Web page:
Infant 6 - 9 Months Feeding Guide

    Infant hunger cues

    Shows likes and dislikes for foods
    Enjoys holding food and finger-feeding
    Opens mouth wide when offered food on spoon


    How much should an infant eat?


    • Breast milk

    • Infant formula, iron-fortified

    Liquid intake:

    • About 32 fl oz/day (4-5 feedings)


    • Iron-fortified infant cereal

    • Cooked meat, fish, poultry, legumes

    • Cooked vegetables (carrots, peas, sweet potato)

    • Peeled, cooked or ripe fruit (banana, kiwi, apple, avocado)

    Solid food intake:

    • 1-2 Tbsp per serving 2-3 times/day (Ensure texture is right)


    • Crunchy but easy to dissolve

    • Mashed with tiny soft lumps

    • Finely chopped

    Introducing Solid Foods

    When and How

    At 6 months, you can begin introducing iron rich solid foods one at a time. Wait a least 2 days after each to identify which foods your baby won't tolerate well. The amount they drink will naturally decrease as their solid food intake increases.


    For up to 9 to 12 months, your baby will get most of their nutrients from breast milk or formula. As your baby is learning to eat a variety foods with different textures, think of solids as a complement to their diet.

    Preventing Choking

    Start with nearly liquid foods, then gradually introduce foods with thicker textures. Always supervise infants when they're eating.


    Avoid foods like nuts, raw carrots, popcorn, hard, sticky or round candy, raisins, hot dogs and whole grapes.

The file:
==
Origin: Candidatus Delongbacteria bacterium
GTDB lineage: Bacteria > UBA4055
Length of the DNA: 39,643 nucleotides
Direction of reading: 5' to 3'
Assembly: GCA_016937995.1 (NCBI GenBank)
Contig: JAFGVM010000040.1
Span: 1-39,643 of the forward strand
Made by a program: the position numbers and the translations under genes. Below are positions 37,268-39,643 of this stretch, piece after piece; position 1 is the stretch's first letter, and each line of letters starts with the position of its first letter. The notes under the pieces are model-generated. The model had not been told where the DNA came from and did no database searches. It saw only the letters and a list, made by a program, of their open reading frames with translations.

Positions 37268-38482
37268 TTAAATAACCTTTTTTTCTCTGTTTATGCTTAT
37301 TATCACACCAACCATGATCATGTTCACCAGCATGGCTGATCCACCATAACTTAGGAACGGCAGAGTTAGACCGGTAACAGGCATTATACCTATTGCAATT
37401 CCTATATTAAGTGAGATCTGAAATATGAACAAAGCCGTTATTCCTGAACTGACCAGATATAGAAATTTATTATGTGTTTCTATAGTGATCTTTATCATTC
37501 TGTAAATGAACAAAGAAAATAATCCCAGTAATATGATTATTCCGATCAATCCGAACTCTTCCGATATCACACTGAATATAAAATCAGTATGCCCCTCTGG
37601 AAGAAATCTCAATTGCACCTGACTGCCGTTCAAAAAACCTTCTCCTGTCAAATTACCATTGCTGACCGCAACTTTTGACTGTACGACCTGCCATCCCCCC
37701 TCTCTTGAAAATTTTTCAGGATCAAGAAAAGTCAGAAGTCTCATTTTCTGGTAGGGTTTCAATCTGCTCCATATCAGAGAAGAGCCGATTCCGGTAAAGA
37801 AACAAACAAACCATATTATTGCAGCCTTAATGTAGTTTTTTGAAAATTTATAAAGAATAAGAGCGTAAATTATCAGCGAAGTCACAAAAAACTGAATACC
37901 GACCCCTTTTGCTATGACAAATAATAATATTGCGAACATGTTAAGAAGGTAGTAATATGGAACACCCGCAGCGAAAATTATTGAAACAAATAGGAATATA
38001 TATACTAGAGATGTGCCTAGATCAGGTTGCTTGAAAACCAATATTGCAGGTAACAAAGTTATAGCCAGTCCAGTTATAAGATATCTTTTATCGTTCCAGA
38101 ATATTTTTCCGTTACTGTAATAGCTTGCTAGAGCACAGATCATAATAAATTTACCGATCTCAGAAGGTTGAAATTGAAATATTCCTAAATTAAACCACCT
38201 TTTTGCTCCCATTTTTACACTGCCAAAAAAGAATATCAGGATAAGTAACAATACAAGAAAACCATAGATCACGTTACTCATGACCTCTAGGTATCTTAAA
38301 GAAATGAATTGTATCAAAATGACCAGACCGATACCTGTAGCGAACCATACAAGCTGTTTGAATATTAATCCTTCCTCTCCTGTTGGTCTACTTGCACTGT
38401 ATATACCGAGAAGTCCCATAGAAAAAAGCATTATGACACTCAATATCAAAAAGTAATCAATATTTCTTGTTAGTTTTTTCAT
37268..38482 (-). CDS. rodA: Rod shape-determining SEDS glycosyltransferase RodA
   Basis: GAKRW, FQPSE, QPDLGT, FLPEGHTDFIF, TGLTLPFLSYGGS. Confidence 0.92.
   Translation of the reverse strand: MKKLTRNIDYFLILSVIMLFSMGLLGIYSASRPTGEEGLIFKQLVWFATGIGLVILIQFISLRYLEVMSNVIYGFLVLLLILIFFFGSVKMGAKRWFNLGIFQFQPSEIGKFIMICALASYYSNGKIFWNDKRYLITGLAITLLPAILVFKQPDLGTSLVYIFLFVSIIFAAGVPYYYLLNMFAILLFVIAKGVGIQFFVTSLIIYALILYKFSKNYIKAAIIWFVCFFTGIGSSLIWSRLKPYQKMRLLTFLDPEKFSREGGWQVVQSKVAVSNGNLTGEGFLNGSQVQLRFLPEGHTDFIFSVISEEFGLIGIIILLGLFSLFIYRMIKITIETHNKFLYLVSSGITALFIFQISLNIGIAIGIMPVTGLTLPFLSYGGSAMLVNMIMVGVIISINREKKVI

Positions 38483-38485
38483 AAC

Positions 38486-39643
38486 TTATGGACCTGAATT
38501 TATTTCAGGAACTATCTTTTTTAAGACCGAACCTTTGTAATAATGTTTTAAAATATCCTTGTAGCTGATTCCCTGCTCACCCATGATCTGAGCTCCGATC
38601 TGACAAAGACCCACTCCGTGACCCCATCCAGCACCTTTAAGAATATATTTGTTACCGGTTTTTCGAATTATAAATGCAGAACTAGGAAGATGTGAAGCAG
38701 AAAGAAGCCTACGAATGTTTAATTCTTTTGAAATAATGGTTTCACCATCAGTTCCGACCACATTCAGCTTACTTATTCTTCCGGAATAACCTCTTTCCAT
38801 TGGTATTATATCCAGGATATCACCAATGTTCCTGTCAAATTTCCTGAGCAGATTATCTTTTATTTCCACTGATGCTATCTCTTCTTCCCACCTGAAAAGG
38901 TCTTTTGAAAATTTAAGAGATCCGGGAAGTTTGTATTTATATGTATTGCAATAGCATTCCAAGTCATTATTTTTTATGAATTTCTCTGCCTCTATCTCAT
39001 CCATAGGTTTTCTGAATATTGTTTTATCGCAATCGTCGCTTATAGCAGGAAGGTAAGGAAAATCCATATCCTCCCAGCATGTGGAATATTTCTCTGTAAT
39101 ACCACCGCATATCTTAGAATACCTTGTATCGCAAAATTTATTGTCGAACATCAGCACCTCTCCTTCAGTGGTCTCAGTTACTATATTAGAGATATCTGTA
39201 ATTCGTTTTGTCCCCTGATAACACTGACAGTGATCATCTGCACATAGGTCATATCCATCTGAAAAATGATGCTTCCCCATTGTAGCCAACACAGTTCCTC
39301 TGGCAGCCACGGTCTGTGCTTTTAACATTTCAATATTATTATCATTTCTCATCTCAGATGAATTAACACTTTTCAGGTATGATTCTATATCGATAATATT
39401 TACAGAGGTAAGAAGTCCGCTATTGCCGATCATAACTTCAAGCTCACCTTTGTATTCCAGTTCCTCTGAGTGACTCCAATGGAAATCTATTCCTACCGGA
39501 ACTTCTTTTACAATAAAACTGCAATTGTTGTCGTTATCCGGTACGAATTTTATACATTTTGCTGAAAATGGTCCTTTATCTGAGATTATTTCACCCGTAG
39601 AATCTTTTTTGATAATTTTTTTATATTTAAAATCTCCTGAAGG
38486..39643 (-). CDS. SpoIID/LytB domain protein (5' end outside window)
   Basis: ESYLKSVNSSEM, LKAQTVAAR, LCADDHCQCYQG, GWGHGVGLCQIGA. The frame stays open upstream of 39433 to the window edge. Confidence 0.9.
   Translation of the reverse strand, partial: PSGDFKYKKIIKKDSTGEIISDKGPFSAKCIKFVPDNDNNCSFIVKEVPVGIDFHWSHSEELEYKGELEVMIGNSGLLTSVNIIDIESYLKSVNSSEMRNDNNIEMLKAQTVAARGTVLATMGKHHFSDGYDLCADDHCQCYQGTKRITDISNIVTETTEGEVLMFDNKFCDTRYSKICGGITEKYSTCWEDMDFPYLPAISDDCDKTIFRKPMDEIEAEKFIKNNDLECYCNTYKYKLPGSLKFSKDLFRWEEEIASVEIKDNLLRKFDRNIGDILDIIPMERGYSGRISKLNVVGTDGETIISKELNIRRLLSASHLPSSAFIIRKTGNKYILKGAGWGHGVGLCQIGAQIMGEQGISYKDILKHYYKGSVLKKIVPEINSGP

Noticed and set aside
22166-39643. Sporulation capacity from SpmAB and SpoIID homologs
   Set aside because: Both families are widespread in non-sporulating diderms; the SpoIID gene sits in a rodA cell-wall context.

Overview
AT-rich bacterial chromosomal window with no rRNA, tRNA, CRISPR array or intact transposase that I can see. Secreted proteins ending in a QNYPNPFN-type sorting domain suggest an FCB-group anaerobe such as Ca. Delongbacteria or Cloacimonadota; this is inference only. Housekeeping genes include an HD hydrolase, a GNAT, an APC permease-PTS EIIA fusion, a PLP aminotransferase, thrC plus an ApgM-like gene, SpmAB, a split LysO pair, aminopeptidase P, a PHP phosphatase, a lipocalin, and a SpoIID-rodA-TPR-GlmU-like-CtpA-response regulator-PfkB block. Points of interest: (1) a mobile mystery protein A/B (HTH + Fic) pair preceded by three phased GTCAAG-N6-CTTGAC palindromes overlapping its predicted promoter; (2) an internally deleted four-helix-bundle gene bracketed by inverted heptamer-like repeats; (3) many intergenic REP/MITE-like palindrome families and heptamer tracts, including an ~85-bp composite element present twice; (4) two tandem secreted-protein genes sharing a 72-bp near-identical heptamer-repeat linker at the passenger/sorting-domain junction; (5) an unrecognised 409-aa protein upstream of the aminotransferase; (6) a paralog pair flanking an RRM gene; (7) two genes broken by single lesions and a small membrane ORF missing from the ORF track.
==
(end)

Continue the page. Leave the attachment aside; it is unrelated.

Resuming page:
Foods to Avoid

    • All infants: Sugary drinks or foods

    • Infants under 1: Honey (risk if botulism)


    Limit fruit juice as it may take the place of more nutrient-rich foods. Give only if baby is older than 6 months and drinking from a cup. Limit to 4-6 fl oz per day.



    Breast milk provides the optimal nutrition for your baby.

    How to tell if your baby is getting enough to eat:

    • 6-8 wet diapers a day
    • Loose yellowish stool (1st month)
    • Appropriate weight gain

    • Lactating women should have at least 200 mg of DHA/day†. Eat foods rich in DHA, especially
    fatty fish such as salmon, to support your baby’s normal brain and eye development.§
    • All breastfed infants should receive a daily Vitamin D supplement of 400 IU (10 μg) until their diet provides it.

    * Average amount of DHA and ARA in worldwide breast milk is 0.32% and 0.47% (mean ± standard deviation of total fatty acids) based on an analysis of 65 studies of 2,474 women).
    † Koletzko B et al. J Perinat. Med. 2008;36:5-14.
    § For example, herring, mackerel, pollock, salmon and shrimp. Visit the FDA website for advice regarding eating fish.